What is Compound Interest?

What is Compound Interest
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What is Compound Interest?

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For those who are new to investing, you’ve probably heard of the term compound interest. Albert Einstein once said that compound interest is the eighth wonder of the world. Why is it such an essential concept to investing that even Einstein believed in it?

In simple terms, compound interest means your interest earns interest. Your principal investment will earn interest, and the interest your investment makes will earn interest, too. Your funds will essentially see exponential growth through compounding.

Compound Interest vs. Simple Interest

You may have heard of simple interest, which differs from compound interest. Simple interest gets calculated from your principal investment amount and any future deposits. Your interest won’t earn any interest, meaning there is no compounding.

By making investments with compound interest, you can plan for your future by envisioning future savings. Setting goals, both long and short-term, allows you to plan for these goals over a certain period.

The Benefits of Compound Interest

No matter what size your investment is, your funds will benefit significantly through compounding, especially if you take a payout at the end of your investment term. The longer your funds are invested, the more time your money can work for you.

Compound interest is one of the most efficient ways to beat inflation. If your interest is not growing, your money won’t get given a chance to work harder for you. Therefore, reinvesting your interest alleviates this risk.

Compound Interest Calculation

To understand compound interest, let’s first look at an example of a simple interest calculation.

Let’s suppose you invest a lump sum of € 5,000 with an annual interest rate of 10%.

After one year: 

Total investment account balance – €5,500.00

Interest earned – €500.00

After five years:

Total investment account balance – € 7,500.00

Interest earned – € 2,500.00

As you can see, the investment has only seen a return on the initial investment and not on the interest.

Now, let’s use the same example as above, but include the power of compound interest.

After one year: 

Total investment account balance – € 5,500.00

Interest earned – € 500.00

After five years:

Total investment account balance – € 8,052.55

Interest earned – € 3,052.55

After five years, there’s a difference of € 552.55 between the simple interest and compound interest examples!

After ten years, the simple interest calculation will look as follows:

After ten years:

Total investment account balance – € 10,000.00

Interest earned – € 5,000.00

After ten years, the compound interest calculation will look as follows:

After ten years:

Total investment account balance – € 12,968.71

Interest earned – € 7,968.71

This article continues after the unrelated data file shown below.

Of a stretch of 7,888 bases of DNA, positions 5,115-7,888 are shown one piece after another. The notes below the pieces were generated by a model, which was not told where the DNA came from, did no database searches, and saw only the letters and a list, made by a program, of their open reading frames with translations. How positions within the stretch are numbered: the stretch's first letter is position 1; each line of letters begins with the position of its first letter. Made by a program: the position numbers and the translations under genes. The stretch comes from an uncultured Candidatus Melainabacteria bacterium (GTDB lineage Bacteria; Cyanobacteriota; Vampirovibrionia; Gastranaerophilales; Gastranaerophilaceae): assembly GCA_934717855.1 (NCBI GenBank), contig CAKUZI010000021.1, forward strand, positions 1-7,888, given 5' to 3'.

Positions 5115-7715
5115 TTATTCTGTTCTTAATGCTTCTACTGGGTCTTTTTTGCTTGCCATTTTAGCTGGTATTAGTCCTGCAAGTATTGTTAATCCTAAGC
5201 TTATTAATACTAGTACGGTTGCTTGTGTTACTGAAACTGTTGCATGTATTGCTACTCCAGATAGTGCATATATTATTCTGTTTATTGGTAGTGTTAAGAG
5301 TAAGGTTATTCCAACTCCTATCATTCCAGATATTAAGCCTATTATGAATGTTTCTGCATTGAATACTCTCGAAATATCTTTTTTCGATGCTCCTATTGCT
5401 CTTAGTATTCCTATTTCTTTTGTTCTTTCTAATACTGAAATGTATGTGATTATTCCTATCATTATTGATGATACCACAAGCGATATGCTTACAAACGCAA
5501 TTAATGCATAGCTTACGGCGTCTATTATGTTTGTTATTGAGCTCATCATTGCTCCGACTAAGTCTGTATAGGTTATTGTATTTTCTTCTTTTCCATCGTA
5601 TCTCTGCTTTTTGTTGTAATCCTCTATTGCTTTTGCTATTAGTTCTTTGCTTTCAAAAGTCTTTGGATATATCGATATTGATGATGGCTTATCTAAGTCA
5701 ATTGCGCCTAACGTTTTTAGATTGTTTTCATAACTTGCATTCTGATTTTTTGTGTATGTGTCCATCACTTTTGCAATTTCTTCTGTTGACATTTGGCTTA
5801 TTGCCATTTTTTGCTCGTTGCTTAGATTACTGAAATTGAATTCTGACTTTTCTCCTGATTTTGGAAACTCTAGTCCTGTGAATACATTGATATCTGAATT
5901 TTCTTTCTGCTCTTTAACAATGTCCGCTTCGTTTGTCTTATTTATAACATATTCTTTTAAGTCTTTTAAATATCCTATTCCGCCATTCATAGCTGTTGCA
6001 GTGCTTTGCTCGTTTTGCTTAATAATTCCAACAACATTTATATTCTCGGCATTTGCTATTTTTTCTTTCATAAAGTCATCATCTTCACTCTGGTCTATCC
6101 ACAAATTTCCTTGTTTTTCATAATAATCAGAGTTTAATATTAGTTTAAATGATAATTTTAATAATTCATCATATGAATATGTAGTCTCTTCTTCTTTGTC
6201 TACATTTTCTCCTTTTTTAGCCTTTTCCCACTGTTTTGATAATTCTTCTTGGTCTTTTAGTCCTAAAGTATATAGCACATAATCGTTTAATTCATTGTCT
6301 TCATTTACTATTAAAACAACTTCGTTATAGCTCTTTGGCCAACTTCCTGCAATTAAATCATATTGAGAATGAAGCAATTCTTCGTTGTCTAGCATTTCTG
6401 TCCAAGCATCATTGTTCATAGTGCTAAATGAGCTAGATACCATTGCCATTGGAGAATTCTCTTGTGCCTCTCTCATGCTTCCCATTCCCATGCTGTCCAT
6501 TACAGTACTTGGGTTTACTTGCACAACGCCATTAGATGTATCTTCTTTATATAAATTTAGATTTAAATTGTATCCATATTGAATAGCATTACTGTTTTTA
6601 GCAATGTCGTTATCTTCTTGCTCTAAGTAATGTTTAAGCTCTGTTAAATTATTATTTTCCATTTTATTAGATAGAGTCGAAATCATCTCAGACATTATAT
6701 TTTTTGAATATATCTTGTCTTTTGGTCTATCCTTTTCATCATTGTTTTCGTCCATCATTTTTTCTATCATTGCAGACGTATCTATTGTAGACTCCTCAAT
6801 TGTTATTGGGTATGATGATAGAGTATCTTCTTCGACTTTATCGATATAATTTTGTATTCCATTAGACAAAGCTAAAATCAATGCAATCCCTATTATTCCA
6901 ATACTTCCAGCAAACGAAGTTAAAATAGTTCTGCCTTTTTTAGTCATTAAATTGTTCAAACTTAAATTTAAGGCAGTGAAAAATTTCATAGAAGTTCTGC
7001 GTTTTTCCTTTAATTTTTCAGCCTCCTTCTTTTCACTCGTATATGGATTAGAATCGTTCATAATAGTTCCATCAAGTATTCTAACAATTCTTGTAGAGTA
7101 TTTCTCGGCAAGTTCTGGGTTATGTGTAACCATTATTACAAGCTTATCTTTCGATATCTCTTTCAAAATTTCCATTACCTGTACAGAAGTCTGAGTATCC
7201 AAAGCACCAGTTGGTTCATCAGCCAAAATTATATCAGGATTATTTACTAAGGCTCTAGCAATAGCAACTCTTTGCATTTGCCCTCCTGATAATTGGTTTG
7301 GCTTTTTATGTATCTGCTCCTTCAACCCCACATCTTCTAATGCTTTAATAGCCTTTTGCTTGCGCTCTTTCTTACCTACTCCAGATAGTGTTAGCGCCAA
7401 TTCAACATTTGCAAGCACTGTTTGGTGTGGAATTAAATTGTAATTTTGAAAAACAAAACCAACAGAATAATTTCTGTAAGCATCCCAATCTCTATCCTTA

There’s a difference of € 2,968.71 between the simple interest and compound interest examples after ten years. Time is essential, so don’t waste another day where your money can work for you!

Compound Interest and P2P Lending

One of the most significant features of peer-to-peer lending (P2P) is compound interest. At the end of the term, several investment firms will pay a lump sum interest. Investing in P2P lending allows you to forgo your monthly withdrawals to reinvest the funds.

Factors to Consider

Although you can earn compound interest with peer-to-peer lending, you need to consider a few factors:

  • It’s vital to check with your P2P lender when reinvesting interest and/or capital, as various P2P lenders offer multiple products with different withdrawal and reinvestment features. 
  • Throughout the term, your capital gets lent out several times. If you choose to have your capital reinvested automatically, your total capital and interest won’t always get reinvested.
  • Ensure you’re satisfied with your repayment scheme if you’re manually selecting loans. This will affect your compounding due to certain loans paying back on maturity, quarterly or bi-annually.
  • Compound interest can boost your investment returns but will have little meaning if you get a low-interest rate. To prevent losing out on real terms, ensure your investment scheme’s rate is above the inflation rate.

Final Thoughts

The more funds you have to invest, whether through savings or P2P lending, the more your investment returns can get boosted through the power of compound interest. No matter how much you have to invest, let your money work for you through smart investing.

It’s essential to start investing as early as possible to benefit from compound interest. The sooner you start, the more time your investment will have to grow, and you can expect more in returns.

Don’t let low-interest rates discourage you, as your interest will earn interest over time on top of your initial investment.

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